People are murdered, theft happens, kidnappings happen because we as a people do not value human life as much as we say we do. Look at our thought process. We go from thinking that a person said or did something wrong; but then we keep focusing on that and vent to others, becoming so angry that we begin thinking that person IS evil and IS wrong. This is just a step away from hating the person / group which makes it easy to say they do not deserve to live and therefore it makes it easy for a person to come out and kill. All because human life is not valued.

We see this kind of thinking and behavior everyday. Many based their hatred on snap decisions and feelings rather than trying to look a what is going on, what is at the heart of the matter. Again, the actions and the objects get blamed and punished and we forget to see what is going on: that human life is not valued like we think it is. Our media, and social media makes this possible. Because of the 5-30 second sound bites, it makes it easy for our opinions to be sueded, mostly in a negative way. Then we can and do share the short clips and memes that do more harm.

I find it interesting, and disturbing, that the same kind of mindset we are told not to act upon in 6th grade is the same thing we do today. We get hurt, and we try to hurt other people. Hurting others does not really teach why something is wrong, rather it is retaliating for vengeance, for revenge. Revenge has never gotten complete justice; instead it seeks after retribution.

The way that I see people change is one-on-one or in small groups. I have found that most people, though there are ones who won’t and that’s something they have to work through, will listen is they feel listened to. I am not on a national stage so I don’t have a platform many others do. It seems we need to go back and follow Jesus’ example of how He worked to change the world. There were times large groups were around; but he really did it by starting one-on-one and with his small group. He challenged their hearts to experience the Kingdom of Heaven that is already here, if we open our eyes and our hearts to it. People are not changed from trying to change what is going on around them. people are changed from the inside out. Like Jesus does, we have to work with him to change a person starting with the heart. Every life matters. All people have value.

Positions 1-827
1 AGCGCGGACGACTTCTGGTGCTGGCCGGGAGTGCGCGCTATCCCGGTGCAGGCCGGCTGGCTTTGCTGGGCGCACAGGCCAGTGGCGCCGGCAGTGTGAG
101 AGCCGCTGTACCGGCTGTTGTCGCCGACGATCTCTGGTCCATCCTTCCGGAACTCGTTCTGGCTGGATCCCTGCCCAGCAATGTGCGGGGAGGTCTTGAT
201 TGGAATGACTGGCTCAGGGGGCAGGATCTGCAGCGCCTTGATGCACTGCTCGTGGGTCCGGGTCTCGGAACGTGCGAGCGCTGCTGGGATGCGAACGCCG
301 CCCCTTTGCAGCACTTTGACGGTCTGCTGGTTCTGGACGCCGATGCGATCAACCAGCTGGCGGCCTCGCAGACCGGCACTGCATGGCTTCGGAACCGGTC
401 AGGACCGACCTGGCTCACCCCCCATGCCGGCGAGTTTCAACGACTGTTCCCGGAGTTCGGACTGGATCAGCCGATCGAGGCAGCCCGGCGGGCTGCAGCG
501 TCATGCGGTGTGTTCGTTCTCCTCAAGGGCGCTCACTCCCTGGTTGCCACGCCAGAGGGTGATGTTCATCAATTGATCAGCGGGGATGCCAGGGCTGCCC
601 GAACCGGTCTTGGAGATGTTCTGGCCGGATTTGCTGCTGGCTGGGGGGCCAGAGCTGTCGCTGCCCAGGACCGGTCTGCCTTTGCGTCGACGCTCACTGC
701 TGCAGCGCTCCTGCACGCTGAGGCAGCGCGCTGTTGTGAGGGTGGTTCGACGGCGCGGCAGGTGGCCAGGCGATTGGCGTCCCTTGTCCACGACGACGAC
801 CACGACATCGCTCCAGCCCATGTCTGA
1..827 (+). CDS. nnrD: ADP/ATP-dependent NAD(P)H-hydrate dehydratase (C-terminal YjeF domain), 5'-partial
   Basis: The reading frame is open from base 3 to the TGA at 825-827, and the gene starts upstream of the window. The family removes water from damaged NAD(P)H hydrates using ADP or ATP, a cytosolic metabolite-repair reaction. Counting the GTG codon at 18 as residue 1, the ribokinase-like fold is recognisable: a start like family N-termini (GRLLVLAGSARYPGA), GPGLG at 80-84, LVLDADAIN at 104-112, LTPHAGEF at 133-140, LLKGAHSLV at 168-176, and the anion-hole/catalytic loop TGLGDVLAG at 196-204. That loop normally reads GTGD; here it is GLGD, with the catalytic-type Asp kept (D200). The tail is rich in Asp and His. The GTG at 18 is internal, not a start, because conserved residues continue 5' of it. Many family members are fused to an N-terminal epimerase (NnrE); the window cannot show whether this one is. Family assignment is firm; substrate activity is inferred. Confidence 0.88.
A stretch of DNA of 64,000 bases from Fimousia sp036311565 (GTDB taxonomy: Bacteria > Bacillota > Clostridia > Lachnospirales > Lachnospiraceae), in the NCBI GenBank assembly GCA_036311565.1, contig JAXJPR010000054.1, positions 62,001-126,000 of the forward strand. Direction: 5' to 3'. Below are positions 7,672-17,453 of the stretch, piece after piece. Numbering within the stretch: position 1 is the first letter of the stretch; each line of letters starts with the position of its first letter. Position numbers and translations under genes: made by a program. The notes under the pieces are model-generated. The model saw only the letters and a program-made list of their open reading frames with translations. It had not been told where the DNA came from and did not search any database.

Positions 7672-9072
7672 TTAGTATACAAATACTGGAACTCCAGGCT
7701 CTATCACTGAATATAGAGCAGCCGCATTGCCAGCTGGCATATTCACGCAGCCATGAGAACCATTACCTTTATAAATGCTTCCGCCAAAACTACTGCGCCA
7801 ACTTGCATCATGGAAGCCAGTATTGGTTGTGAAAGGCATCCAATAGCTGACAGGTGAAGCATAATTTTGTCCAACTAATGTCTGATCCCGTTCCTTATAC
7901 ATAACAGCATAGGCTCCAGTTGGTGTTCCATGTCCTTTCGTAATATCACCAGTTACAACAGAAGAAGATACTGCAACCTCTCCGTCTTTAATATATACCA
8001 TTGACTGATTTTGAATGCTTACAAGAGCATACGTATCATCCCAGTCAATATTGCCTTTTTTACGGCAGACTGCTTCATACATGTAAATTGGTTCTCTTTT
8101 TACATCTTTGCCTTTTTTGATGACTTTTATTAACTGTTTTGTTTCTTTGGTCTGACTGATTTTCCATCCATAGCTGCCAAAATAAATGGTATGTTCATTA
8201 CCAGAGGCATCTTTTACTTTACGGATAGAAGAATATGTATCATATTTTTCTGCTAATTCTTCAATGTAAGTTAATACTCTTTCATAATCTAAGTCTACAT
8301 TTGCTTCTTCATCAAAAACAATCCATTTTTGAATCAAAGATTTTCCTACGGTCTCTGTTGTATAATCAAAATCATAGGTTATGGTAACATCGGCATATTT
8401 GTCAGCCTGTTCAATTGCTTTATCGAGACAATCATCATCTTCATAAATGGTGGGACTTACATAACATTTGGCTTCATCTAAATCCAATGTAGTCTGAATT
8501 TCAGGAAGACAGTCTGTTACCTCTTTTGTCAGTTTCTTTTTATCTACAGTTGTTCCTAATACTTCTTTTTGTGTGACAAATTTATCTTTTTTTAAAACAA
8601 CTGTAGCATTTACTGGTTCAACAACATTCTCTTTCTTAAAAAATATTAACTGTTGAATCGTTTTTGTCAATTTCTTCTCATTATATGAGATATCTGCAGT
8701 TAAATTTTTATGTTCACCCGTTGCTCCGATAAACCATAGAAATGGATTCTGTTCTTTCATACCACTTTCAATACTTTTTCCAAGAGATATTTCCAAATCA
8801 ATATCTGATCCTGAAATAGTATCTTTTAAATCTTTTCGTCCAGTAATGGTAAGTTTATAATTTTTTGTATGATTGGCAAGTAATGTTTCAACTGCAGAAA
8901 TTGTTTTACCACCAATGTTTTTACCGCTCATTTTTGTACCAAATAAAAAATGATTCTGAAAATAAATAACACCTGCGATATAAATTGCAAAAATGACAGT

Do I do everything I can to work with Jesus to bring change in my community, which I pray spreads out to the world? I try. I am nowhere near perfect, and I know I still have biases of my own; but I praise God for the transformation he is doing in me and for the transformative work I see happening in this community. When we can build people up, instead of insulting and tearing down, God’s love and grace is able to come in. People are valued. People realize they are loved and need love. People see how they have been gifted to make a change in this world.

I know there are people who would read this and say this is not good enough. I know I could be criticized for this post in some form or fashion. My prayer is that God keeps working here, and in my heart, so we all can experience the Kingdom of Heaven here and now. God’s presence is already here. I believe God is waiting for us to stop thinking only of what is wrong and is waiting for us to join him in the true work which is the heart of the matter: the human heart. Changing this makes all the difference. Real, lasting change happens from the inside of a person first then is shown through their outward words and actions. The task is to allow Jesus Christ to work in and through us for the transformation, not fixing, of the world.